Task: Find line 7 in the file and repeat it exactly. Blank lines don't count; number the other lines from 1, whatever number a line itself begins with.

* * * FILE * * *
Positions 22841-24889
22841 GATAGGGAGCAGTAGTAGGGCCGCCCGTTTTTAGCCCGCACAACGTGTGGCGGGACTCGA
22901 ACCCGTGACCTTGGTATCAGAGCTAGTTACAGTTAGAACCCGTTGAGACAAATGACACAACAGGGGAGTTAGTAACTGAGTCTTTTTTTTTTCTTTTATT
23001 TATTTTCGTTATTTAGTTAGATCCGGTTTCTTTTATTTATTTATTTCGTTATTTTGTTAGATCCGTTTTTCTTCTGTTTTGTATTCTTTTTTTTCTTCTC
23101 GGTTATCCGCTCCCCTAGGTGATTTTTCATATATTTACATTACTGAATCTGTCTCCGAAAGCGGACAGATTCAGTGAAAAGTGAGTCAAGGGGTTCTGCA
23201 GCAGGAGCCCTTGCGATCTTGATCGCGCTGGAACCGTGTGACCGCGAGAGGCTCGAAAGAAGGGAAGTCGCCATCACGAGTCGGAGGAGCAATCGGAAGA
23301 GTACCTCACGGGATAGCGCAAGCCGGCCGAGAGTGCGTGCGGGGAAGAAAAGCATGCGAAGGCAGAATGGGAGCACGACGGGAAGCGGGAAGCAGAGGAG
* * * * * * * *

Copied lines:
23301 GTACCTCACGGGATAGCGCAAGCCGGCCGAGAGTGCGTGCGGGGAAGAAAAGCATGCGAAGGCAGAATGGGAGCACGACGGGAAGCGGGAAGCAGAGGAG